Masters of Illusion

“Hush, Dorothy,” whispered the Tiger, “you’ll ruin my reputation if you are not more discreet. It isn’t what we are, but what folks think we are, that counts in this world.”
— Frank Baum, The Road to Oz

Early on, we unconsciously learned to present certain things to the world (like a powerful man in sunglasses) so the world will accept us. Oscar-winning director Barry Jenkins sums this up brilliantly about the transformation of his character Chiron in his film Moonlight, "Over time some people become less and less themselves and instead turn into this thing that they feel like they need to be in order to survive."

So we hide in plain sight. We keep our true selves tucked away beneath layers and layers of the false images we portray. Carlin Flora's Psychology Today article, "Unlocking the Vault", dives into our propensity to hide. She interviews Barry Farber, Professor of psychology and education at Columbia University, who explains, "A struggle plays out constantly between a wish to be known and helped on one hand and the avoidance of feeling the shame of acknowledging pieces of ourselves we're not pleased with." Like the Tiger, we want to present ourselves in the best possible way that causes others to think highly of us because that is what "counts in this world". And somehow, being human with faults, fears and wounded histories doesn't fit into that equation so we bury those parts of us into the recesses of our soul.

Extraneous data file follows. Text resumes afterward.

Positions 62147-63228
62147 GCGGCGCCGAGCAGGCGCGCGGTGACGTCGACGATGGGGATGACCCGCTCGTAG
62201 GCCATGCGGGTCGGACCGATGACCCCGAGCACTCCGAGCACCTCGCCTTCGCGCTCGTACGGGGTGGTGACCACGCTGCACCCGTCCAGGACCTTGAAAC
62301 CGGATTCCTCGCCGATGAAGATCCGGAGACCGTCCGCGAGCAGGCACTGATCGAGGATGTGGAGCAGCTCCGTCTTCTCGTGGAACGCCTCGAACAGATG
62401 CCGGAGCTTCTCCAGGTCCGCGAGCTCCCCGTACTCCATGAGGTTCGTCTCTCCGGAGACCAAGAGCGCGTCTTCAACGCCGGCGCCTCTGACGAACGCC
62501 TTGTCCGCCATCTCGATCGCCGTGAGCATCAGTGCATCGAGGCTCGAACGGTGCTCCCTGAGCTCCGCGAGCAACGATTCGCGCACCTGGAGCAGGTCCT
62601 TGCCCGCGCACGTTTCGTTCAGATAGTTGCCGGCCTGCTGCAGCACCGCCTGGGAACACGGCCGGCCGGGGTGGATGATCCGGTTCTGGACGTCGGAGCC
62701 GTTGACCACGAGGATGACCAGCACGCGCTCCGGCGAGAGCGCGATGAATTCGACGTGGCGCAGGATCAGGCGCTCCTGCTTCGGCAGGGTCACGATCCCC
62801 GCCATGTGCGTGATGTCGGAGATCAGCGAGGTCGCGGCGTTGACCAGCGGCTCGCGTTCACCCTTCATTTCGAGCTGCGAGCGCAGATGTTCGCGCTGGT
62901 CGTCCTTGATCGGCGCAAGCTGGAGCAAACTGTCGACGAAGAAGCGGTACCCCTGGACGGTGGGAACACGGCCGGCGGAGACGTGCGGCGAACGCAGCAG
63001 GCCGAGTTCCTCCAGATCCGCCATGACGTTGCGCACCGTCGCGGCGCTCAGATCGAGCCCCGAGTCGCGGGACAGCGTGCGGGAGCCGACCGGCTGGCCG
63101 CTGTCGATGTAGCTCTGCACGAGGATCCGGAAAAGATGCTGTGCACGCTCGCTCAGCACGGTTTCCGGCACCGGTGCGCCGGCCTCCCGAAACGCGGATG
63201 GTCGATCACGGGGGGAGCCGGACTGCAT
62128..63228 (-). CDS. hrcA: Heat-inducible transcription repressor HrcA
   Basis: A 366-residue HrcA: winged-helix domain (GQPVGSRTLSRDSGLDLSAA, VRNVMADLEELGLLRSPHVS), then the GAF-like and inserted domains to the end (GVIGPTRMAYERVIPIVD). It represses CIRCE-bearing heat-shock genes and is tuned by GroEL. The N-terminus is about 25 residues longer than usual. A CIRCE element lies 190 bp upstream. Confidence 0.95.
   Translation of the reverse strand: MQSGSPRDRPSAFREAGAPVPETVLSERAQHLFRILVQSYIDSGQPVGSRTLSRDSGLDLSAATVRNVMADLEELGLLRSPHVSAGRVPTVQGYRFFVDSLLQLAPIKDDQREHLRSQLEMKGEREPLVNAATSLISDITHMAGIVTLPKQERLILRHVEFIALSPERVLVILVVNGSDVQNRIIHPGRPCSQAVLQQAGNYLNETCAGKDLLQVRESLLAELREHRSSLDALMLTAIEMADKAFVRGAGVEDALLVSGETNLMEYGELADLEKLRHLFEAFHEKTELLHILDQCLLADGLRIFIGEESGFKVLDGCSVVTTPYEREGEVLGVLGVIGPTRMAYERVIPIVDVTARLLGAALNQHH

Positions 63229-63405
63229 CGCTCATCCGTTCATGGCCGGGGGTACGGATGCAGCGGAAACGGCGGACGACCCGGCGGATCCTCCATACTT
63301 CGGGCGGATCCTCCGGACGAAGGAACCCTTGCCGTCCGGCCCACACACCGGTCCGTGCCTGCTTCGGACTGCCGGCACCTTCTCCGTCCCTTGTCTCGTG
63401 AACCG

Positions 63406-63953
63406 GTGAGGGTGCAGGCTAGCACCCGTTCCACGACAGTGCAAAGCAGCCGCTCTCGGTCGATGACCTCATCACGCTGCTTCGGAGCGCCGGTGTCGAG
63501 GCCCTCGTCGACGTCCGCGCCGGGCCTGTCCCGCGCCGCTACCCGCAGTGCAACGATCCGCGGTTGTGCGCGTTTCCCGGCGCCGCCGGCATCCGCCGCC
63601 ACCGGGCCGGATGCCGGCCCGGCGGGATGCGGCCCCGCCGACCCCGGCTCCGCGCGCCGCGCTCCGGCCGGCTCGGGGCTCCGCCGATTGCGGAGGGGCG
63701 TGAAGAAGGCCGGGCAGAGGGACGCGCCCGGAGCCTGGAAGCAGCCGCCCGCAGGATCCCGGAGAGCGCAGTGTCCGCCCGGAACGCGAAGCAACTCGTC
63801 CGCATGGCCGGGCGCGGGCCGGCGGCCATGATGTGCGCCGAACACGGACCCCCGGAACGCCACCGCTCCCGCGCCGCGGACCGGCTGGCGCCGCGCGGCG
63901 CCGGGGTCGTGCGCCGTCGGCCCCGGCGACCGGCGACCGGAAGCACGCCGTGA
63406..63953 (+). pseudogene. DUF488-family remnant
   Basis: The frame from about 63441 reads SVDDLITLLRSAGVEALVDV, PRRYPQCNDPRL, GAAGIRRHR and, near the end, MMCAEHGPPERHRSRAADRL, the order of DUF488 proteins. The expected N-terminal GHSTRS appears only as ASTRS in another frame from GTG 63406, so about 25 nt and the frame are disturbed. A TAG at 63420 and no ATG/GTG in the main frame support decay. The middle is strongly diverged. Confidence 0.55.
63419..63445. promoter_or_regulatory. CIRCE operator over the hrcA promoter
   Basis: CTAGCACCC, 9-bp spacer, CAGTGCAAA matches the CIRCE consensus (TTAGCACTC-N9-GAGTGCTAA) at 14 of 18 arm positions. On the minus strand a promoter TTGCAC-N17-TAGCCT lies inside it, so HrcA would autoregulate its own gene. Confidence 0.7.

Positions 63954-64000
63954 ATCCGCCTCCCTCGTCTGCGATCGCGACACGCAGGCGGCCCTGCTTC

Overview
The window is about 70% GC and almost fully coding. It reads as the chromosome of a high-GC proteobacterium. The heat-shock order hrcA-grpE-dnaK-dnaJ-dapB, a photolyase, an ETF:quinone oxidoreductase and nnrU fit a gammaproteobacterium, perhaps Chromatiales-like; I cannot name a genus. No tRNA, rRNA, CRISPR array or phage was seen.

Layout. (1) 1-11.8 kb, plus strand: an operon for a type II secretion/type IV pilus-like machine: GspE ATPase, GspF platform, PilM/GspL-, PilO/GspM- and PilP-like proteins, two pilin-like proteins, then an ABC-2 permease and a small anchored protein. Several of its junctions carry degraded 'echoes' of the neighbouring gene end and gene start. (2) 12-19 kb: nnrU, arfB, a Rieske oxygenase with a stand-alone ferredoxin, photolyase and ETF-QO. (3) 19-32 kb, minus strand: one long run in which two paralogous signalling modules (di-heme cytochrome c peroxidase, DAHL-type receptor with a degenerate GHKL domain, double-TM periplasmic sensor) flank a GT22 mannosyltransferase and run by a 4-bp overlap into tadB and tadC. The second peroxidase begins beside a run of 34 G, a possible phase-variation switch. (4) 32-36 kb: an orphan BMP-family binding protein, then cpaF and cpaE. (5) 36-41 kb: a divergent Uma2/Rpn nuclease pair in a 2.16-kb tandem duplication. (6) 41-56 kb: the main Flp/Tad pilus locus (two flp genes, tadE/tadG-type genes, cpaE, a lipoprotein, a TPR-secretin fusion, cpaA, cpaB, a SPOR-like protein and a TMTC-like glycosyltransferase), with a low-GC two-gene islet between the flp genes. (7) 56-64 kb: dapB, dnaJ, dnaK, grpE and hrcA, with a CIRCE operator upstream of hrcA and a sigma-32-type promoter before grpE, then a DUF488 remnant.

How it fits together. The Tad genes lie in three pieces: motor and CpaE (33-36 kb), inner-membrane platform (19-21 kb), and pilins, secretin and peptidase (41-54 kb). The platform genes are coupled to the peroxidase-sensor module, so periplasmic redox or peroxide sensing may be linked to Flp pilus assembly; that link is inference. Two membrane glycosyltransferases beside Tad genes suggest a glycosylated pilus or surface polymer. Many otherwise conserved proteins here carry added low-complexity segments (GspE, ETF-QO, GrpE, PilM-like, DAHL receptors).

To quiet the noise of incongruence between the mask and the man, it’s easier to assume the mask is the man.

To hide our humanness, we put a lot of energy to maintaining these facades. So much energy is given to employing these covers and keeping them in tact that we can't hear what is happening inside us.

To quiet the noise of incongruence between the mask and the man, it's easier to assume the mask is the man.  We lose track of who we are and unknowingly allow the self-protective ways of relating to take over. You wear this mask long enough and become known this way so it seems foolish to take it off. If you took it off, who would you be? Would you even recognize yourself? And would you be accepted without it? 

Yet, you're tired. You're tired of being different things to different people. It's exhausting wondering if you'll be exposed. Ultimately, it's lonely being a stranger in your own skin. Something inside longs to breathe, to connect, to love, to belong, to be known. That part wants to be real, wants to be authentic, wants to be true. Being true means accepting yourself as human and loving and seeing those parts you deemed unworthy. 

We can only test the climate of authentic revelation in a safe environment of compassion, kindness, patience and understanding. Without this, the masks and the belief of their necessity will be reinforced. As you shed those false layers, you'll come face to face with the painful reasons that caused those layers to originate. This uncovering is uncomfortable and can feel disruptive but it is necessary. You're knocking down what you've falsely built your world around in order to rebuild something true. This is wildly vulnerable.

But if you are willing to give yourself the gift of your own humanity you will learn like the Skin Horse, that "real" is a "thing that happens to you". When you are really loved, then you become real. Becoming real takes time "but once you are real you can't become unreal again. It lasts for always."

That sounds like a comforting invitation to me. Will you accept what being real can offer you?

Once you are real you can’t become unreal again. It lasts for always.
— The Velveteen Rabbit

Tiffany Dang

Tiffany Dang, LPC, Austin, TX